Establishments Are Less Likely To Fail Than Firms

Since the mid-1980s, the number of U.S. business establishments has grown faster than the number of employer businesses, Census data shows. But this growth comes from higher odds of survival, not from higher rates of formation.

The Census Bureau defines a business as an:

“Organization consisting of one or more domestic establishments that were specified under common ownership or control.”

As establishment is “a single physical location where business is conducted or where services or industrial operations are performed.”  As Census explains, “the firm and the establishment are the same for single-establishment firms”, but differ for multi-establishment businesses.

The figure below shows the number of establishments and firms as a percentage of their 1977 level. As you can see, the gap between establishments and firms has widened since the mid-1980s, including during the recent downturn and weak recovery when the number of both has slipped.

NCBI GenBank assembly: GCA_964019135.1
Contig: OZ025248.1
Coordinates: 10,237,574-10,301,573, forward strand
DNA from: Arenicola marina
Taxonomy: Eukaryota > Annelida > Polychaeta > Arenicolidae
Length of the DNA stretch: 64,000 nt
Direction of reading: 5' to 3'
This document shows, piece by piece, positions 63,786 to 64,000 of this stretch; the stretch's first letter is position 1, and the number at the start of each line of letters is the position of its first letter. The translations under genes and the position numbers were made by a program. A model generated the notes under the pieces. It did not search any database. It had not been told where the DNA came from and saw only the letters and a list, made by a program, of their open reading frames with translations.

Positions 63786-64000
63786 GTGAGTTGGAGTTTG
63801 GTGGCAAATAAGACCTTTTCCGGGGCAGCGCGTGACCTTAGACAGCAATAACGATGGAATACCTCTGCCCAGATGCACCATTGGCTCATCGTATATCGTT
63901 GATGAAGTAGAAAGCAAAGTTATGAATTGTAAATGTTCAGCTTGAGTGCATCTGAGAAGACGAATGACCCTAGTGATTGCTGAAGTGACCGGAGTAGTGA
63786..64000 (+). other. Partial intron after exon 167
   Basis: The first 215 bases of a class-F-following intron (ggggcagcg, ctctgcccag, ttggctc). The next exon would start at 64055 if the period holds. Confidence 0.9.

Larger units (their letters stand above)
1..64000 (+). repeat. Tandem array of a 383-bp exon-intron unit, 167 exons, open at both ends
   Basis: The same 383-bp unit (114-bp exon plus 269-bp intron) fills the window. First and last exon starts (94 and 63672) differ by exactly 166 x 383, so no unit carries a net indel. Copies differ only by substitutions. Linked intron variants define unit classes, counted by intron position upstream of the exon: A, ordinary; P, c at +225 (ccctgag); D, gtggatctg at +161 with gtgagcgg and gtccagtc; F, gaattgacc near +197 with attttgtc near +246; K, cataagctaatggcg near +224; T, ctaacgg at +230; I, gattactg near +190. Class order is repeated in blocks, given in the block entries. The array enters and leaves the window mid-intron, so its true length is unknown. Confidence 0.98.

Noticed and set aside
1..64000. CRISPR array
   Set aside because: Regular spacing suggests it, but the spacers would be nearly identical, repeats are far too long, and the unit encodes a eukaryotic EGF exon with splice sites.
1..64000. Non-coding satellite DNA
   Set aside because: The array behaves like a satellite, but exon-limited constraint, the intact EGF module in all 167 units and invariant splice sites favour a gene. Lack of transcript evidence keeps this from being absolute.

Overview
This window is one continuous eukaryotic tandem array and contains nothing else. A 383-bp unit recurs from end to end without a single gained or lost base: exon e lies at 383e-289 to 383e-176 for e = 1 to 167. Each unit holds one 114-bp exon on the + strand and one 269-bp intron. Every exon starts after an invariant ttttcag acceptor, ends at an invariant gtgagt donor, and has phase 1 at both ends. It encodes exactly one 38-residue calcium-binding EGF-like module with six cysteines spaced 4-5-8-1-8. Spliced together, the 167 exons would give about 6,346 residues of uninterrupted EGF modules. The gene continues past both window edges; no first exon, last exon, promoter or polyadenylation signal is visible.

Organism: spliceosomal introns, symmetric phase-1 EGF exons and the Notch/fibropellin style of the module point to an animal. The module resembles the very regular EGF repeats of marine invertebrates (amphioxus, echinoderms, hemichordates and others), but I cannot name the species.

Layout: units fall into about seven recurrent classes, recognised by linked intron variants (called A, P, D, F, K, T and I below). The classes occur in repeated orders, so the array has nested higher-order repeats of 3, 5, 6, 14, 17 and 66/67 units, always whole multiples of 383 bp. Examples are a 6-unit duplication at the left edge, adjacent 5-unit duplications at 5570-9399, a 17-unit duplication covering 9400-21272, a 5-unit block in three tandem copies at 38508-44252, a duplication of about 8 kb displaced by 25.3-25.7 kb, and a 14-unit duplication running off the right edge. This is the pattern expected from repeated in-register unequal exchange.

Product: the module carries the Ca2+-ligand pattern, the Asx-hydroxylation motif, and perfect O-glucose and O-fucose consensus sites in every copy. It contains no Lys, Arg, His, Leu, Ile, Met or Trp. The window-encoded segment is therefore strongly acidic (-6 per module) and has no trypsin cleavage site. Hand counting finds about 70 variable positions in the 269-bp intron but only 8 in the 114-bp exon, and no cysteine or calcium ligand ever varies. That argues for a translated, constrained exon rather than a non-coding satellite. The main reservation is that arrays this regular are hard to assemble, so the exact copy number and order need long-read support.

In 2010, there were 33 percent more establishments than employer businesses. Back in 1977, there were only 22 percent more.

Source: Created from data from the Census Bureau’s Business Dynamics Statistics

This gap comes from a lower rate of failure for establishments than employer businesses. The difference in start-up rates has actually shrunk over time. In 1977 the ratio of new establishment starts to new employer business starts was 1.1 to 1. But by 2010, the amounts were virtually the same, with only 1.7 percent more establishments than companies being formed.

The twitter-length message for entrepreneurs here is that, over the past 25 years, individual outlets of multi-unit chains have become less vulnerable to failure than independent businesses.

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Scott Shane Scott Shane is A. Malachi Mixon III, Professor of Entrepreneurial Studies at Case Western Reserve University. He is the author of nine books, including Fool's Gold: The Truth Behind Angel Investing in America ; Illusions of Entrepreneurship: and The Costly Myths that Entrepreneurs, Investors, and Policy Makers Live By.